In 1992, a document presented as James Maybrick's diary surfaced, which claimed that he was Jack the Ripper. The diary's author does not mention his own name, but offers enough hints and references consistent with Maybrick's established life and habits that it is obvious readers are expected to believe it is him. The author of the document details alleged actions and crimes over a period of several months, taking credit for slaying the five victims most commonly credited to Jack the Ripper as well as two other murders which have to date not been historically identified.
The 'diary' was first introduced to the world by Michael Barrett, an unemployed former Liverpool scrap metal dealer, who claimed at the time that it had been given to him by a friend, Tony Devereux, in a pub. It was published as The Diary of Jack the Ripper in 1993 to great controversy. Few experts gave it any credence from the outset, and most immediately dismissed it as a hoax, though some were open to the possibility it might be genuine. Debate was often heated, and one writer notes that the "saga of the Maybrick diary is confusing, complicated and inescapably tortuous."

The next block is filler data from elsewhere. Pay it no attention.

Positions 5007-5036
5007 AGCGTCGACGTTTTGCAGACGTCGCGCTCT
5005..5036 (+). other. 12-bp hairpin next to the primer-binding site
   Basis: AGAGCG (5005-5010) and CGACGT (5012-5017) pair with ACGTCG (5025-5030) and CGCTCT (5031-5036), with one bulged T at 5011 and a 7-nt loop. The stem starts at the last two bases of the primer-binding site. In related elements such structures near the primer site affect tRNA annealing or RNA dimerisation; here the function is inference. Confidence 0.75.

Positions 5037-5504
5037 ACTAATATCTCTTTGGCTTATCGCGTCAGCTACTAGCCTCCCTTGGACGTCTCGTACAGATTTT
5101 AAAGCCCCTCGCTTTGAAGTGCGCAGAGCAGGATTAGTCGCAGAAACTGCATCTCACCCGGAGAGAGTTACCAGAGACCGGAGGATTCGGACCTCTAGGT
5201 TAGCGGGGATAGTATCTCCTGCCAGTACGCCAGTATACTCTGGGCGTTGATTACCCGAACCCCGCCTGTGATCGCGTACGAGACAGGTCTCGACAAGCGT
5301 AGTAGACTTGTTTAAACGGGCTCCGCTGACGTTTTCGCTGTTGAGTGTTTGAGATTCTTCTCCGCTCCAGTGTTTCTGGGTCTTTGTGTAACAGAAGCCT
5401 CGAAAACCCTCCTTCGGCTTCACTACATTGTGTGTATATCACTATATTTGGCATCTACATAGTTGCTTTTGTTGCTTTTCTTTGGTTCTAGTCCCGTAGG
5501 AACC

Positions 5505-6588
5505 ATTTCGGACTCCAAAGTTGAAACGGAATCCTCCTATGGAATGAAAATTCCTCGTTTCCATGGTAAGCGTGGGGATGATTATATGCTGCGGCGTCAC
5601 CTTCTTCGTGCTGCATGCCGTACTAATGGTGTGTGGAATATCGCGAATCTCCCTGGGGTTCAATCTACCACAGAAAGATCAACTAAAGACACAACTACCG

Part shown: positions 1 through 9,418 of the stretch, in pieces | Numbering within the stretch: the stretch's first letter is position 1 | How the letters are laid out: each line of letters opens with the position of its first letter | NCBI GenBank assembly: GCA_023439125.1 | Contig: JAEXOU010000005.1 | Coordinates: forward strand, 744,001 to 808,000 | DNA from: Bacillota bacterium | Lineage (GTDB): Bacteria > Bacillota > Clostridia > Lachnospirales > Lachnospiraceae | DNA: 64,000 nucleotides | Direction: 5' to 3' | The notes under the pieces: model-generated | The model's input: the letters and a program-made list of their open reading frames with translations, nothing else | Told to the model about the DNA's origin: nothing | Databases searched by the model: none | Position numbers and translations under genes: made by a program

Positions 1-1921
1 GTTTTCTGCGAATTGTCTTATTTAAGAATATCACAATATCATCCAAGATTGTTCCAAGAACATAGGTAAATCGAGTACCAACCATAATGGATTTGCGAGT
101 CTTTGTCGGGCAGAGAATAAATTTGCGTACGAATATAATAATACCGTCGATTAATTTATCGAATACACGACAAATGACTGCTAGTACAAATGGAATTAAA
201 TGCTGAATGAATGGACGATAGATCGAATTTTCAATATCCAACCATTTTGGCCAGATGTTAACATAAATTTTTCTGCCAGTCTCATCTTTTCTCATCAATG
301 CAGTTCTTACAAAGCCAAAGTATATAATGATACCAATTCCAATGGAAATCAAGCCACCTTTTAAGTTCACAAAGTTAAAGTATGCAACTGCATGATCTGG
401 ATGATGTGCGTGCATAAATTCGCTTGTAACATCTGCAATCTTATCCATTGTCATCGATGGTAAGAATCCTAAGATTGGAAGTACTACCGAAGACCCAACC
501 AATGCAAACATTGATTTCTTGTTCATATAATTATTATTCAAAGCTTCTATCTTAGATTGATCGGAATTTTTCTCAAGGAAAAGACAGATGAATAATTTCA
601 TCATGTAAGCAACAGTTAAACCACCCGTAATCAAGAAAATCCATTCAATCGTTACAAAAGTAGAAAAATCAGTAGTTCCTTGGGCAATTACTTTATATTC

Generally, the current consensus is that the diary is a hoax. This conclusion was reached after various investigators noted that the diary contains mistaken notions about the Ripper crimes that were only introduced in the 20th century, as well as some textual anomalies that seem to refer to modern Liverpool landmarks not present (or not known by the name given in the text) in Maybrick's time. Notably, he talks of "taking refreshment at the Poste House" which is a Liverpool public house which dates back to the time of Maybrick but was not given that name until the 1930s. Also cited are tests conducted on the diary's ink, suggesting the diary was written recently, and in only a few sittings, not over the several months indicated in the diary's entries. Among the investigators was skeptic Joe Nickell and document expert Kenneth W. Rendell. In Rendell's analysis, he was struck that the handwriting style seemed more 20th century than Victorian. He also noted factual contradictions and handwriting inconsistencies. Written in a genuine Victorian scrapbook, but with 20 pages at the front end torn out, he also found this suspect as there was no logical explanation for the purported author to use such a book.